When we consciously marry our thoughts with a heightened state of elevated emotion, such as joy or gratitude. Once we can embrace that new emotion and we get more excited, we’re bathing our body in the neurochemistry that would be present if that future event were actually happening. We’re giving our bodies a taste of the future experience. So our brain and body begin to believe they’re actually living in a new experience in the present moment.
So it makes sense that we should concentrate not merely on avoiding negative emotions, like fear and anger, but also on consciously cultivating heartfelt, positive emotions, such as gratitude, joy, excitement, inspiration, trust, appreciation, kindness, compassion and empowerment, to give us every advantage in maximizing our results.
Gratitude is one of the most powerful emotions. It teaches our body emotionally that the event we’re grateful for has already happened because we usually give thanks after a desirable event has occurred. Gratitude, therefore, is the ultimate state of receivership.
Volition, or free will, is the human capacity to decide how to act based on internal judgments, rather than an automatic response to an external stimulus or event, such as a reflexive response.
Realize that at the beginning of attempting to change your brain, it’s going to be uncomfortable, you’ll certainly face some degree of resistance from your brain and body. Think of it like throwing yourself into the water without knowing how to swim – your brain either adapts and figures something out or you drown.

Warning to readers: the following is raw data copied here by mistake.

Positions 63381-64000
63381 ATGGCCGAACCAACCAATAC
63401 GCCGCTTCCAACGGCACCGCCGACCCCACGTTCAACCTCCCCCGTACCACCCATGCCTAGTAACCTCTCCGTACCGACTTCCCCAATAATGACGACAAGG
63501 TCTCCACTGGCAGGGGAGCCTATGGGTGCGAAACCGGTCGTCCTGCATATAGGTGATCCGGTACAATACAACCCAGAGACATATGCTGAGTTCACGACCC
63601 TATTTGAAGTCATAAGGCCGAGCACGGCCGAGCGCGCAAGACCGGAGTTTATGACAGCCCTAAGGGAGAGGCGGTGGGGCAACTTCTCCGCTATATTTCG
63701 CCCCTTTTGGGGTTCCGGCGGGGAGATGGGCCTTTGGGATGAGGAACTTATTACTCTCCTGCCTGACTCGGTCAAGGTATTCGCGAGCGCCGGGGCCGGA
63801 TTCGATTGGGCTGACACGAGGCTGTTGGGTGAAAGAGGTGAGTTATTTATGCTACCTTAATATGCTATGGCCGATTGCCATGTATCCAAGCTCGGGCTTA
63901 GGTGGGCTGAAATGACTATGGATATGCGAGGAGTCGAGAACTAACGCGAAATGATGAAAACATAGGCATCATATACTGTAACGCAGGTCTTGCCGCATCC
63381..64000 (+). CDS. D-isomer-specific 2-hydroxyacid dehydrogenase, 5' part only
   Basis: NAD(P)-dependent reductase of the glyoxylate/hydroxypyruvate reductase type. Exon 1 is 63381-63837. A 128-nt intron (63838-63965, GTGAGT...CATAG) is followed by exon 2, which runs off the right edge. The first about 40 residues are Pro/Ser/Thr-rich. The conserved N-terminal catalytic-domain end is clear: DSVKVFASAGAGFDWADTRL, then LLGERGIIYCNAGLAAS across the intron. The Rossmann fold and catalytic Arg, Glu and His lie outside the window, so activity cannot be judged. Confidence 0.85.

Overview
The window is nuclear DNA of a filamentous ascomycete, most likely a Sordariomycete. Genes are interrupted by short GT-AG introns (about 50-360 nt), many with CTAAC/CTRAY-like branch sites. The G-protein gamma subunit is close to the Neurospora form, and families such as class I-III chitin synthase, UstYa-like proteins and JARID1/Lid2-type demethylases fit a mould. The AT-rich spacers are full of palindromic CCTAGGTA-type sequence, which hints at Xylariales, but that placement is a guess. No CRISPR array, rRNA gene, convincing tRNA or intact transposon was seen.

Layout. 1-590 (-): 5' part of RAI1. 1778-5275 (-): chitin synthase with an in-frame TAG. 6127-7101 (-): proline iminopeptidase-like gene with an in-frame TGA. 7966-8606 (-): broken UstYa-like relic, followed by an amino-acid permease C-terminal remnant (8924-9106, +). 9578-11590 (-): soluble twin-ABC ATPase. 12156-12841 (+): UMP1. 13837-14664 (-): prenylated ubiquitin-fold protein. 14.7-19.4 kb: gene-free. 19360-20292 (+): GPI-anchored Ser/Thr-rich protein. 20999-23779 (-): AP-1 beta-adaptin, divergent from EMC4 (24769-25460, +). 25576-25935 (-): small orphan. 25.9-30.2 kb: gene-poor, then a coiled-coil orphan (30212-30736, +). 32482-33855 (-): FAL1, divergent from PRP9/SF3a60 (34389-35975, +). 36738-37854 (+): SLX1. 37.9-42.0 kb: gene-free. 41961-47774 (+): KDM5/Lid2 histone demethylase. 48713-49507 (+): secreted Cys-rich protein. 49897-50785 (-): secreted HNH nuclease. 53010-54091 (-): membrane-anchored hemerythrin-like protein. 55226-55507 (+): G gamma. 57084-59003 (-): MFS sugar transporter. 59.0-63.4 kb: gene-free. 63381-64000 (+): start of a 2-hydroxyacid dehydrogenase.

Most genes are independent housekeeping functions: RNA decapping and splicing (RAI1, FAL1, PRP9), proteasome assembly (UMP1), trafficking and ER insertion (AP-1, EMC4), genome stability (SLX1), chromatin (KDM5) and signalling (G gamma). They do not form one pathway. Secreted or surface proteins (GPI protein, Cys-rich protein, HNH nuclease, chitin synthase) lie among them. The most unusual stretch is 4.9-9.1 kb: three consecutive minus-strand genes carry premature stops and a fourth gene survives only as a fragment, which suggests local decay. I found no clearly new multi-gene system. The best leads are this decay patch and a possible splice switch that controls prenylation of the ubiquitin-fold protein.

However, that feeling that discomfort is actually the biological, neurological, chemical, and even genetic death of the old self. Some people call this experience the dark night of the soul. It’s the phoenix igniting itself and burning to ashes. The old self has to die for a new one to be reborn. Of course, that feels uncomfortable, sometimes even painful.
After all, to change requires us to be greater than the body and all its emotional memories, addictions, and unconscious habituations – that is, to no longer be defined by our body and our past. With willpower and keeping our focus on gratitude instead of depression (for example), our brains will adapt.
Remember when you make a decision to change a belief or perception about yourself or your life, you have to do it with a level of energy or intensity that creates an inner experience that’s greater than the past experience. The moment this new experience becomes greater than the old one is the moment the past biologically no longer exists.
How we assign meaning to what we do or what happens to us matters. If we assign meaning or conscious intention to action, the result is amplified.
What we’re telling ourselves on a daily basis is what has meaning to us. And if our present knowledge is based on our own conclusions from past experiences, then without any new knowledge, we’ll always keep creating the outcome that’s equal to our past. But when we change our meaning and change our intention we change the results.
We may not be able to control all the elements in our outer world, but how we assign meaning to those experiences includes a barrage of physical, mental, emotional, and chemical responses also affect many aspects of our inner world. Our beliefs, and our perceptions of how we interact with our external environment have an influence on our internal environment. We could say that meaning is continually affecting the neural structures that influence who we are on the microscopic level, which then influences who we are on the macroscopic level.
In short, the more we learn about the “what” and the “why’, the easier and more effective the “how” becomes.
As stated earlier, Hebbian theory dictates that neurons that fire together wire together, and the more frequently these neurons fire together, the stronger the neural pathways become.